R. L. Almon, of Moulton, and Henry D. Jones, of Florence, for appellee.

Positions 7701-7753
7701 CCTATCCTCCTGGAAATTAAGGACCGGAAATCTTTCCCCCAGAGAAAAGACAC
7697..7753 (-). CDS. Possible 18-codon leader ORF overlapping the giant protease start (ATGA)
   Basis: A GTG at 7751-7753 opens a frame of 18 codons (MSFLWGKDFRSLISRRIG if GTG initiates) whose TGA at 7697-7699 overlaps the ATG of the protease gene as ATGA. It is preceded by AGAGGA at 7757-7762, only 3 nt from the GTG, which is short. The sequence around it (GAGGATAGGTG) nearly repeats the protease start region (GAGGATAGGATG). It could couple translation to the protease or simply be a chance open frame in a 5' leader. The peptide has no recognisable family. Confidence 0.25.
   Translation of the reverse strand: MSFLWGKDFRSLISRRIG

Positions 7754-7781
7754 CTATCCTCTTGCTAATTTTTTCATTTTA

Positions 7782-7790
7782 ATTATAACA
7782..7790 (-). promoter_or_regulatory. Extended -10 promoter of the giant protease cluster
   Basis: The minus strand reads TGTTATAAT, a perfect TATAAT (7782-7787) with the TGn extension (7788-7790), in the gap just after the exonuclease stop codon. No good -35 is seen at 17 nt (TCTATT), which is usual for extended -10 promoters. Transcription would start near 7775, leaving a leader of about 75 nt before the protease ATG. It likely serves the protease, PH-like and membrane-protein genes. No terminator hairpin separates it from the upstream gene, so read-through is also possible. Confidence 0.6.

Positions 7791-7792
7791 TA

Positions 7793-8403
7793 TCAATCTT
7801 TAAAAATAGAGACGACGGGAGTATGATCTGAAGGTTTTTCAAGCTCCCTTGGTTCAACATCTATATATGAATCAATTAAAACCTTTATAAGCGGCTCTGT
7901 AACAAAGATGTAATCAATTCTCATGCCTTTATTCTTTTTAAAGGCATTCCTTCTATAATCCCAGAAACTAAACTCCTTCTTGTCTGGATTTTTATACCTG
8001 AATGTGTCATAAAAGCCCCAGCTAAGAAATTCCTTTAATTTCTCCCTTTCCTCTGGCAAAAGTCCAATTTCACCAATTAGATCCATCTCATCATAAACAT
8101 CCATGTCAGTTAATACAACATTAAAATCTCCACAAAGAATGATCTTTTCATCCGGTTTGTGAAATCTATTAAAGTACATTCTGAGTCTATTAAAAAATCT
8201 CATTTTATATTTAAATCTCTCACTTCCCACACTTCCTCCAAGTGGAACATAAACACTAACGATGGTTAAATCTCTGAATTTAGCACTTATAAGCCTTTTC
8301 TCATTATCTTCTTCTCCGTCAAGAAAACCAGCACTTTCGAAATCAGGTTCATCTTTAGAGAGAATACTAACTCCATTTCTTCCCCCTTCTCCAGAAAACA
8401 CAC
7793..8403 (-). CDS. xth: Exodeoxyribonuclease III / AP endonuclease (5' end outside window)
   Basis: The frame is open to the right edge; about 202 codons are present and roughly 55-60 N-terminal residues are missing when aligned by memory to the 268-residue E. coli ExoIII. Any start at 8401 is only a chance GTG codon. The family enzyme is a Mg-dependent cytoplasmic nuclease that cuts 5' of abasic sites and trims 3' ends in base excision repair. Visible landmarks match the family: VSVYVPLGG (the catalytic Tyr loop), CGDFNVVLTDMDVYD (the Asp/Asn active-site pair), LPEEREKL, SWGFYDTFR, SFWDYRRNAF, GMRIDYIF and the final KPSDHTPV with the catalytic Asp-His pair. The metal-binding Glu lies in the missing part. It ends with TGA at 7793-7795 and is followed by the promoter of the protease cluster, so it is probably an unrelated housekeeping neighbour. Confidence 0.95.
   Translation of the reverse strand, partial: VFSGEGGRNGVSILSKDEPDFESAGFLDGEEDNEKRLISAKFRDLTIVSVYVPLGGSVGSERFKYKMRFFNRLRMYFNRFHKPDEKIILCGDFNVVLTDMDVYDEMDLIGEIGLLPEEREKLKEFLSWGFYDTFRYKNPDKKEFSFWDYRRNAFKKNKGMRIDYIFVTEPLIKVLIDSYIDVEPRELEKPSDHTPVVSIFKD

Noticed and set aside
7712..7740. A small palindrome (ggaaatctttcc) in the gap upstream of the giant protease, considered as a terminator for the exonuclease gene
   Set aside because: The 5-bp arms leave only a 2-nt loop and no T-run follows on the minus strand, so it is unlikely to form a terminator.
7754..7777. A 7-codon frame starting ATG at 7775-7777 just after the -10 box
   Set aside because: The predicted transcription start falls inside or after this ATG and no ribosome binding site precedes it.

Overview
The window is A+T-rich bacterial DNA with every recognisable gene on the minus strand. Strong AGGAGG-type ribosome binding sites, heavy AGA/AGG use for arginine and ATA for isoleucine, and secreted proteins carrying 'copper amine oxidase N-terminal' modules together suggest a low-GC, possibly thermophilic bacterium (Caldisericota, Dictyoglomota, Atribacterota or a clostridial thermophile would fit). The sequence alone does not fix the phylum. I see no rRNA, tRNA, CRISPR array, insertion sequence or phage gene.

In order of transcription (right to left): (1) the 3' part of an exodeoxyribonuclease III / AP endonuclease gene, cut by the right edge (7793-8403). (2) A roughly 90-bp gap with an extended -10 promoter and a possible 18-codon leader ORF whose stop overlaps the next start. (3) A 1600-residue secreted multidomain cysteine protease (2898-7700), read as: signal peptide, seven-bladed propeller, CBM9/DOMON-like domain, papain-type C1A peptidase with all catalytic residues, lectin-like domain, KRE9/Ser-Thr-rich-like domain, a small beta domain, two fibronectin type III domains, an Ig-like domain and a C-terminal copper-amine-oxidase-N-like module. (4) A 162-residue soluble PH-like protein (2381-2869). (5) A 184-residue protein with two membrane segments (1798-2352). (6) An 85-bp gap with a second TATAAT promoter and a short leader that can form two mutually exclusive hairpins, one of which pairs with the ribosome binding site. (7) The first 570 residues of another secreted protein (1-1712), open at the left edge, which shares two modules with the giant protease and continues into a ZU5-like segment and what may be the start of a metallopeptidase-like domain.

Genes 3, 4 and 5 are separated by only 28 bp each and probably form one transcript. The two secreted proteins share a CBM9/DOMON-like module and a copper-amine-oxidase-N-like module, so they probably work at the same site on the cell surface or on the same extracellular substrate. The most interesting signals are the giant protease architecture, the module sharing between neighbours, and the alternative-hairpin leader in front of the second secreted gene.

There may be an effective, constructive or symbolic delivery, consummating a gift causa mortis, or inter vivos, of money, chattels, or choses in action. 28 C.J. 636-638; Goodson v. Liles, 209 Ala. 335, 96 St. 262. A gift of a note may be by simple delivery, and without writing. Walker v. Crews, 73 Ala. 412; Jones v. Deyer, 16 Ala. 221. Relationship of the parties should be considered in passing upon the question of a gift. Montgomery v. McNutt, 214 Ala. 692, 108 So. 752; Earnest v. Earnest, 26 Ala. App. 260, 157 So. 885. New consideration to support extinguishment of obligation under Code, ? 5643, exists when a party does something substantial which he is not bound by law to do. Penney v. Burns, 226 Ala. 273, 146 So. 611. And intention of the donor is material. Code, ? 7669; Alabama By-Products Corp. v. Kennedy, 228 Ala. 410, 153 So. 862. A note coming into the hands of the maker is extinguished ipso facto. Owings Lbr. Co. v. Marlowe, 200 Ala. 568, 76 So. 926, L.R.A. 1918E, 155; Greer v. Gullette, 234 Ala. 79, 173 So. 505. That a vendor’s lien is not barred under twenty years is true when there is no conveyance; but a deed was made in this case. Phillips v. Adams, 78 Ala. 225. Vendor has no lien for attorney’s fee where no provision is made by statute. 66 C.J. 1232, ? 1111. Declarations of donor made previous to consummation of gift, while under consideration and discussion by him, and in reference to and contemplation thereof, and explanatory of his intentions, are competent evidence in suit involving title, and so of declarations at time of delivery and in explanation thereof. Gillespie v. Burleson, 28 Ala. 551; Powell v. Olds, 9 Ala. 861. Presumption that services of respondent and wife to her mother were gratuitous does not forbid respondent and wife, who signed note, from accepting it as a gift, nor prevent extinguishment of the obligation upon a new consideration. Penney v. Burns, supra.